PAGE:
Three Low-Grade Fevers Of Ministry & How to Cure Them

Low-Grade Fever Baby

Low-Grade Fever BabyLow-grade fever can make you sluggish, distracted, tired, and . Not completely. Just 10-20% more sluggish, distracted, tired, irritable. You notice it’s there, but you don’t take it seriously because you figure popping some Echinacea or a good night’s sleep will take care of it. Sometimes it does. Often it doesn’t.

Sometimes a low-grade fever is the early sign of something serious. It says you are fighting something that is threatening your overall health. In ministry, low-grade fevers often go ignored because ministers often fancy themselves as fighters. Furthermore, we are used to proximity to pain. So, sometimes, it’s hard to tell where the pain of others and our own begins. It’s easy to mistake a hard day as the cause of the low-grade fever we have. In fact, that is sometimes all it is. However, left alone, these low-grade fevers can sap the joy and energy from our ministry. Left alone, these low-grade fevers can escalate to something far more serious.

Here are three low-grade fevers you may be running that are sapping your ministry. Not destroying it—sapping it of vitality.

Discouragement. Most ministers inhale a fair amount of criticism and witness a lot of failure—including their own. An important treatment for this is attempting to reduce the number of negative inputs into one’s life and increasing the number of positive inputs. Being more selective in who you spend your time with and what you feed your mind can make a huge difference over time. Every minister can benefit from breathing relatively clean emotional air. This doesn’t mean you wall yourself off from all pain or difficult people. It means if you are discouraged, you recognize it and take steps to make sure you remain emotionally healthy enough to bless those in pain.

Sin. Over time, Christian leaders can accommodate a fair amount of ” small ” sin because they are seeking to treat the discouragement. This low-grade fever visits those who use sin medicinally—and justify it morally though a sense of entitlement or perception they deserve based on all the good they do. Wow, is this dangerous! Sin as medicine is like handling anthrax without gloves. It can take over in no time, and you can find yourself in real trouble. Transparency with trusted friends can help. Even more helpful is preventative medicine: a vibrant walk with Christ and paying attention to one’s emotional health as well. Those who are healthy emotionally and spiritually will be less likely to rationalize, medicate, or dabble.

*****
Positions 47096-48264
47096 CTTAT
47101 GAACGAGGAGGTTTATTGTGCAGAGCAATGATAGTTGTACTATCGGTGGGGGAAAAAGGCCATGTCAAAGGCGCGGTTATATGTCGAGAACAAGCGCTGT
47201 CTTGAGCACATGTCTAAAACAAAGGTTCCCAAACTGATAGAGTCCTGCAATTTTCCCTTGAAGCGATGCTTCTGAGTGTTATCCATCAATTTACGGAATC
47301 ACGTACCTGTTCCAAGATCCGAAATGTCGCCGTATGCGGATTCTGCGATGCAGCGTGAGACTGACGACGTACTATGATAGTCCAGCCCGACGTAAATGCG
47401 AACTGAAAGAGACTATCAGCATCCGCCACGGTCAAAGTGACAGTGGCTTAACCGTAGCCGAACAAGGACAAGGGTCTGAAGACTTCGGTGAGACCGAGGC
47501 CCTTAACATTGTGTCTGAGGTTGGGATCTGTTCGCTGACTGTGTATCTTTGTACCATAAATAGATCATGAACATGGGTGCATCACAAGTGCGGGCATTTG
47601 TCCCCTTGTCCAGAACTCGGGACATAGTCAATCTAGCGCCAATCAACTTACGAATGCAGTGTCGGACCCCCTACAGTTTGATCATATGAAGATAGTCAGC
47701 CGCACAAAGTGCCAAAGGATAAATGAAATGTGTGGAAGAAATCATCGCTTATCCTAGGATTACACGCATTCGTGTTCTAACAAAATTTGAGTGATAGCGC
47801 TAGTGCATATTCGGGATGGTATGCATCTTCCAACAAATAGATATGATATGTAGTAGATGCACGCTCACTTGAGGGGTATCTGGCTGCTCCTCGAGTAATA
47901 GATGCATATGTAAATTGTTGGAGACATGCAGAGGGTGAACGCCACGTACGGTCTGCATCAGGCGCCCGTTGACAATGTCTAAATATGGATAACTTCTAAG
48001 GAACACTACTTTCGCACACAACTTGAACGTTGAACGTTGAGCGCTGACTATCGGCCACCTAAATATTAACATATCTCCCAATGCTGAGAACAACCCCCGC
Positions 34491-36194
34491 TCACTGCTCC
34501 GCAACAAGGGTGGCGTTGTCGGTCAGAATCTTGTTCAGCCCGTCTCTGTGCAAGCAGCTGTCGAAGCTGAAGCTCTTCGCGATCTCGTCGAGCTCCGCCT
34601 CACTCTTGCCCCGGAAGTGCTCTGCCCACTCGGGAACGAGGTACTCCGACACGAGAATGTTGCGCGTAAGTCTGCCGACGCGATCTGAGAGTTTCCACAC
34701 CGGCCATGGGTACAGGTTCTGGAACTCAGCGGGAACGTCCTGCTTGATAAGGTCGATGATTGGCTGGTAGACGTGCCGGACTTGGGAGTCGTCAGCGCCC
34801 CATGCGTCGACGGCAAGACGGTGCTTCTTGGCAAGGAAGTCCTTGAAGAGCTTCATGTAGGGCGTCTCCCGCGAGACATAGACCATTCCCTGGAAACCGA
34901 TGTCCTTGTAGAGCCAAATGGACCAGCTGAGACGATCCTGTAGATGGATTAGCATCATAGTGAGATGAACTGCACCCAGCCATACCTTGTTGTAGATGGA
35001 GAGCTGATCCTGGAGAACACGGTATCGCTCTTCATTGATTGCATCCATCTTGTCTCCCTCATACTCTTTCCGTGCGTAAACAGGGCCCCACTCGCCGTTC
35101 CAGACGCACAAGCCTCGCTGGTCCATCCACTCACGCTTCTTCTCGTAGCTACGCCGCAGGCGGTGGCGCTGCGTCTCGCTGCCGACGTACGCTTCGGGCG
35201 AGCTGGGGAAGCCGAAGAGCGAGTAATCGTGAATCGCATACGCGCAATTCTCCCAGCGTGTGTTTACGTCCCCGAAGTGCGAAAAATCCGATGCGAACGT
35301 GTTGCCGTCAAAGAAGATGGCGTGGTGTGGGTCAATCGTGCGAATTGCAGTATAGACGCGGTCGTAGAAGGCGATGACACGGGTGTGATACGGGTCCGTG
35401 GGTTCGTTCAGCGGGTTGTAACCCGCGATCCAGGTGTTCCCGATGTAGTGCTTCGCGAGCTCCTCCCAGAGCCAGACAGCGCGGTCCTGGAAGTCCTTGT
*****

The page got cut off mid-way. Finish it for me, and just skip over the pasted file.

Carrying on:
Pride. Most ministers I know are on the lookout for pride, but pride often finds it’s way in by staying small. It’s like dust. It accumulates and causes problems we cannot always see. Just like you can notice dust residue by your sneezing, you can often recognize pride by how often you view life through the prism of yourself–or how often you focus on aggrandizing your accomplishments. Sometimes, it’s not pride that causes one to do so…it’s discouragement or a lack of care for one’s emotional needs. Often, however, it’s just good ole’ pride. The antidote here is repentance before God and spending a serving in a humbling way. I remember a time many years ago when I sensed pride had accumulated in my heart. I repented and asked God to send a humbling path my way. He did. I spent the next season of ministry engaged in thankless service–but service that pleased God because it dusted my heart, so to speak. Every now and then, I still need a good dusting–and God always seems ready to oblige. As the Bible says, “Pride goes before a fall.” So, let’s mind the dust.

Pay attention to these low-grade fevers. Knock them out if you have them. I promise you’ll feel better and serve the Lord better. You’ll also keep them from growing into terminal sickness.

What other low-grade fevers have you or those you know run?

Dr. Tim Spivey is Lead Planter of New Vintage Church in San Diego, California. He is the author of numerous articles and one book, "Jesus: The Powerful Servant." A sought after speaker for events, Tim also serves as Adjunct Professor of Religion at Pepperdine University. Tim serves as a church consultant, and his writings are featured on ChurchLeaders.com, Church Executive magazine, Faith Village, Sermon Central, and Giving Rocket.

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